Who was the first female dentist? This is a question many women would love to know the answer to. One of the most important roles a dentist plays is that of a mother. Women love to visit the dentist, whether it be to get regular checkups, a teeth cleaning or just cosmetic work. Dental science has come a long way in developing prosthetic teeth and appliances that make caring for your teeth easy.
Before there were dental appliances, who was the first female dentist? Lucy T. Hobbs was born in 1849 and attended the preparatory school called the School of Dental Arts in New York City. The other two students were a gentleman by the name of Benjamin Rush and his wife. Lucy is said to have been one of the brightest students of her time and this was noted in her application to the faculty at the University of New York.
When she graduated in 1849, she was particularly proud of herself for achieving a place in the graduating class of a very elite institution. It was not long before she would practice medicine as an assistant to doctors in a small New York clinic. However, when Dr. Van Houtte and another colleague were traveling to Africa to study dental hygiene, they had a less than ideal experience. Because of this, Lucy Hobbs began exploring an aspect of medicine they shared and eventually became one of the first female practitioners in the United States.
According to one account, Dr. Hobbs performed the first oral exam on a blindfolded patient. She gave the patient a thorough examination and then operated on the patient under general anesthesia. Her findings are documented in a book she wrote about her travels to England and Africa. One account describes the surgery as follows: “The patient remained unconscious the whole time, but soon after waking she spoke of a sensation of pain in the teeth.” One can assume that either the doctor Lucy Hobbs, or some other member of the medical community could have described the pain she felt as “tingling” if it were given a different name.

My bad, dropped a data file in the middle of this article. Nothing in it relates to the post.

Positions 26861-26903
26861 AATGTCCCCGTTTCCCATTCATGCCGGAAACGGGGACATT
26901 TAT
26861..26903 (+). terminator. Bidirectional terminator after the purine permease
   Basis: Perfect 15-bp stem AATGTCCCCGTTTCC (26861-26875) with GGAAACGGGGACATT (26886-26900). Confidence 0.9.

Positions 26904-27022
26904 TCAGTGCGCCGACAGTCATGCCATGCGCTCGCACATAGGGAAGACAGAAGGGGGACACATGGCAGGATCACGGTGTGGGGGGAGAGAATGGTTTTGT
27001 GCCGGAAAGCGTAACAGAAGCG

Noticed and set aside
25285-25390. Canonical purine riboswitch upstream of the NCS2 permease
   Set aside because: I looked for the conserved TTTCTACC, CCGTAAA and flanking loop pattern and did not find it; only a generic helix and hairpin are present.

Who was the first female dentist? While some might cite Lucy Hobbs as the first, there is no proof behind this claim. Some dentists will say that they specialize in female oral health and that no other female practitioner has ever worked with them. This is difficult for the general public to verify because female oral health issues are often overlooked by dentists, unless it is associated with a painful situation. However, in today’s world there are more female dentists than male.
Another issue with who was the first female dentist? It seems that dentistry has become a gender-defined profession. For years men went to the dentist for routine checkups and cleanings while women were left to deal with tooth decay, cavities, and minor dental issues. Some dentists will say that they feel this way because they want to see women succeed in the field of dentistry, but others think that it has to do with biology. Men have been coming on board with increased frequency, but there are a disproportionate number of women working in the male dominated field of dentistry.
In order to answer the question of who was the first female dentist? One way to do this would be to ask those who were the very first female dentist. These are the women who made dentistry what it is today. These women might be able to give you some helpful clues on who was the first.
If you look at who was the first female dentist in a previous generation, you might find that she was very likely the same woman who sat in the chair right next to you. Or she may have had a son who became a brilliant dentist just as his mother was. Dental history is an interesting thing, and there are lots of clues out there to look for when someone tries to answer the question who was the first female dentist. It may not always be easy to trace the trail back to its root, but there are some clues that will lead anyone to finding out who was the first female dentist.